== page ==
Things Fall Away

Someone’s calling, maybe,
but I’ve left my phone in the car,
again, beneath the boots, behind the passenger seat.
The problem is, it’s now too much for a man to
wake up, get dressed, and walk simply
out from this place. It’s too much when
he’s nothing to lose, except his clothes,
and the door, once it’s opened, and his breath
in the cold air’s windy glow. There’s nothing
that will stop him from tip-toeing across
the invisible coals, naked like the snow.
Out here, things do their best, naturally,
to hide, by trying out as other things,
such as forgetting, or a kind of certainty
that follows the lost. And it’s strange
how things lose themselves when they
have been left right there, out here in the open,
but our eyes, of course, in the end,
adjust to darkness, and belong to every fallen thing.
Like that stuff on the walkway,
the chalky equations we don’t understand.
The scalped footprints, trampling each other
as they make their way without the light.
Or, that satellite pretending to be a falling star inside
the milky way, dropping away from
the faraway crescent moon,
a flag.

Rivers Again

I write about rivers again,
As if they were about love.
The raft, for instance, I saw,
Glued-together by summer of
Tamarack reflections.
Winter is here
To suffocate,
Smoothly disfigure into
A perfect smooth bruise.
So, love buries loss,
Before it creates it.
Every word is a second language.
Rivers are clear
About this: they are ghosts.
They leave, they come,
They are never here.
Only bodies swim.
Only a body holds a promised land.
Only bodies drown.

Headlights Over Wellesley Pond

The evenings have become cooler,
but I don’t mind. It’s the darkness I fear.
It comes sooner.
But, I don’t want to drive away now; I see love,
and when I turn the headlights off over Wellesley Pond
and your voice on the phone begins to come in clear,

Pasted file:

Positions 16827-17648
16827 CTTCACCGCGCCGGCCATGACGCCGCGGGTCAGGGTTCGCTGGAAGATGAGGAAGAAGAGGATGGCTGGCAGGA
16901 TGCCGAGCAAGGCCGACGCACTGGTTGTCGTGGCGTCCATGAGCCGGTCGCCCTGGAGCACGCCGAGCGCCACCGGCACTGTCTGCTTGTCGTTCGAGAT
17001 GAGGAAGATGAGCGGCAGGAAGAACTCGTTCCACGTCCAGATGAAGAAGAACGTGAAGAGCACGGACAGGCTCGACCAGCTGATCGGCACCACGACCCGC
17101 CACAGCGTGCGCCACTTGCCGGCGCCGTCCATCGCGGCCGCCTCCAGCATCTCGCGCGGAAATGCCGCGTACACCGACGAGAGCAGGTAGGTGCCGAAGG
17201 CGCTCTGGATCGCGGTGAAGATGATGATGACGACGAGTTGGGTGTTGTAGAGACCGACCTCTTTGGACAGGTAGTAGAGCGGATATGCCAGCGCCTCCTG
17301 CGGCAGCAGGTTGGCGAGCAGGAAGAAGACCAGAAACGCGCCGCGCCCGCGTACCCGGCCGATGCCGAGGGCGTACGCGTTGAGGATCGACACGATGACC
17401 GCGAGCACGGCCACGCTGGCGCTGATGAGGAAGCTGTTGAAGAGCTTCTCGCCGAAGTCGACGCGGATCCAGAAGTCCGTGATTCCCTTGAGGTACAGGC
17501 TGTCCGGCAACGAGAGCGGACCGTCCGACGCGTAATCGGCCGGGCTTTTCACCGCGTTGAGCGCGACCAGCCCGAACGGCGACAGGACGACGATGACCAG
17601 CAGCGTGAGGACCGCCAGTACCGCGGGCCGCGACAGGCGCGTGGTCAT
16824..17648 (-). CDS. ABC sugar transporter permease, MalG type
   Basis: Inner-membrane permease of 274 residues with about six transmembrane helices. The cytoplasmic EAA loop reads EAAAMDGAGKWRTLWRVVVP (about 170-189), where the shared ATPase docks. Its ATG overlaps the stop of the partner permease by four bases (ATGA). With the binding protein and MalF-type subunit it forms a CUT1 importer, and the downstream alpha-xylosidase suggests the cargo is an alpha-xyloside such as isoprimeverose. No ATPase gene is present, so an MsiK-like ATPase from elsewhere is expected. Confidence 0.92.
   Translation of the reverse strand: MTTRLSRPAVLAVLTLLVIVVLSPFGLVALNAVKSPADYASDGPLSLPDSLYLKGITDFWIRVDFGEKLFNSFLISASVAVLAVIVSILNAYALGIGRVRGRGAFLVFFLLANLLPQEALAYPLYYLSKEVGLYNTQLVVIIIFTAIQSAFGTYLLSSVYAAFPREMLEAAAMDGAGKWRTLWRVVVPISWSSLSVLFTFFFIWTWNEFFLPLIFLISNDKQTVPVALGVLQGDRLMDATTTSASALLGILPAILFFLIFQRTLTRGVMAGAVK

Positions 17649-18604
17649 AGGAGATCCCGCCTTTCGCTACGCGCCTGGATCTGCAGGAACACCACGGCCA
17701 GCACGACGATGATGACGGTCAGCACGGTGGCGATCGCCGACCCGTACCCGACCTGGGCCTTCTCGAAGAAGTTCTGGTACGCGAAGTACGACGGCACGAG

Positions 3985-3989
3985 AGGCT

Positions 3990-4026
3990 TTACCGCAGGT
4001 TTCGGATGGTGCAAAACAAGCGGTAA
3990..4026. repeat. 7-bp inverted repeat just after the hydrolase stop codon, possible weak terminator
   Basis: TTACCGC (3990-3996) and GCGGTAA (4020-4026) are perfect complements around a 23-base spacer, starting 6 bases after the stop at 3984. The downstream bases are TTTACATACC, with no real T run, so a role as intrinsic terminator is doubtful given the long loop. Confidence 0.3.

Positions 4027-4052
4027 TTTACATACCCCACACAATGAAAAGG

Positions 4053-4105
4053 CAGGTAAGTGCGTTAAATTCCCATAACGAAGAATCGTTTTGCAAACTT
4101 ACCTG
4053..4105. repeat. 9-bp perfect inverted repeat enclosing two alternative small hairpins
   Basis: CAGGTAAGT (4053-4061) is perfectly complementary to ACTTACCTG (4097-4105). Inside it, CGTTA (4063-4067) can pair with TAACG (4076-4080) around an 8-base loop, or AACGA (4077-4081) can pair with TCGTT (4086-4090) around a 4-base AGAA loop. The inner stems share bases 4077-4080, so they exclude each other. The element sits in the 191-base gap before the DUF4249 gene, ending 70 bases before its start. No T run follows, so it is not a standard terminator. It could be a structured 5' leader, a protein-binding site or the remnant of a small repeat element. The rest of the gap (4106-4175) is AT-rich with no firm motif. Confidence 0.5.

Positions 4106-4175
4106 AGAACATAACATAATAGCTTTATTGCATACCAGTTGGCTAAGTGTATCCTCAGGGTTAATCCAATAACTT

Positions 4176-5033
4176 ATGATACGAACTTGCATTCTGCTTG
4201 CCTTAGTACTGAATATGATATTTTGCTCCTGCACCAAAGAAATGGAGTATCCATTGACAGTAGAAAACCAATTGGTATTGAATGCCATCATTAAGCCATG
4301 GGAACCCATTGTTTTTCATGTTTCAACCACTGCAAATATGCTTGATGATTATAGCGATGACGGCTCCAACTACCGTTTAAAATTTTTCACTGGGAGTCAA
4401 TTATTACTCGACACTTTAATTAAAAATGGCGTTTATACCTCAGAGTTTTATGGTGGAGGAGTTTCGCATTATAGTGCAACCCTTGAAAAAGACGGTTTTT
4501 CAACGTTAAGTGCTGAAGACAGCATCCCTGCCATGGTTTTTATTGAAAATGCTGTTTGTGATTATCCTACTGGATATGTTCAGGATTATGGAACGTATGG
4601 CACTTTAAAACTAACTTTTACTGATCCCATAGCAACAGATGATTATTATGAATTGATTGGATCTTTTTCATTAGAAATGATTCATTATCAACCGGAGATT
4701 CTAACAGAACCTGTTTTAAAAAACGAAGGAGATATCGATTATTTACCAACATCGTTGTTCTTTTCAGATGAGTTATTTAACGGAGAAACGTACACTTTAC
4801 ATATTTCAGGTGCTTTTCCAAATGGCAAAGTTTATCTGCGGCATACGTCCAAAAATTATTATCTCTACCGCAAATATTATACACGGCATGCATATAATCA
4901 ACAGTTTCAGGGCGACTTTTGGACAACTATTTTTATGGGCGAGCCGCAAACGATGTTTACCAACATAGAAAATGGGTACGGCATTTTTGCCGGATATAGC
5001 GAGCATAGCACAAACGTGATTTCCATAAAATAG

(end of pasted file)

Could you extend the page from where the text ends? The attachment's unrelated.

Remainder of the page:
there are the stars.
As if you’ve travelled with them to be here.
So that’s not it.
It’s that I don’t want to trip over what I cut away,
those places where I failed love,
the stars that became holes.
It’s that darkness
that makes me shiver.

The wind is just

The wind is just

A metaphor for the soul,
the way light is,
or a metaphor for emptiness,
the way rain is – except
in a field at the end of winter,
preparing a way
for the sun.

Trail

Bootprints track in meltwater,
And, I recall the deer this morning
That turned into the woods,
Unveiled trails of breath
Upwards, feeding
For air, then speeding into the city,
Cars singing, like whales,
The snow-waved sidewalks
Which mean
It rains so much without seeing it,
Then, sitting on a chair nearest the door,
The deer followed me,
Came in so close,
I knew she was gone.

Winter

I’m sorry you’re no longer here
to see this. I needed to stay.
You may as well be snow.
Beautiful, silent, pure.
I needed a landscape.
You loved to drift.

The Wonder

After all
that,
the thing
you
don’t know
now
are the
instructions
for forgetting,
which you think
must
be
in a form
resembling
braille,
or
perhaps
the scrap
of her
brief
query
made
to a friend,
just before
she
erased
the thing
written,
what
to do
with
you?
No, you don’t know
how
silence can
take
up
all
these
lines,
then, in
a manner of speaking,
allow the words
all at once,
to come
to you,
as if only
a
single
word,
that it is in
the
way
you must
trace the
letters
back
out to
the north lakes,
sense ice beneath
’til it’s thin
as air,
keep breathing
all of it
in,
deep as it
will take you
until
the ice
is out.

Photographer

We spoke of taking pictures,
that vision briefly visits, like light.
Delusion’s weather, too, and
here today are its giant legs of fog,
stomping out its figures,
splashing cattle on the grizzled creek,
tripping over slumps of fields
and spitting into culverts.
Clouds swim low as mud,
ignorant of every bird they’ve drowned.
Feathers blur as my green-eyed lashes
grey in notes of rain,
which come to sing to worms,
draw away the snakes of mist.
“Leave me,” they will sing,
to see what I am in this world,
“Let me take the picture I swore I saw.”
But nothing hears how silent I am; I stay still
as I can be, but nothing moves.

Books

The books of poetry tower
from the bedside table.
At night they are a pillar,
the rib of
a lost colosseum,
or occasionally, when the moon comes,
steps of a cathedral.
Some nights the moon comes and
carries them to
the ceiling, mirroring
my descent.
I have this very old dream: they are waiting
for me in a bright current
so that I can find the words
to read to them again.
At night, they are a bridge.

Three Canoes

 

Yesterday I saw my canoes,
three still lives trapped in snow.
I thought of you, the ice
that keeps alive the dead.
But today, I see you differently.
I view you as haiku,
then as three crosses from the hill,
silent but forsaken.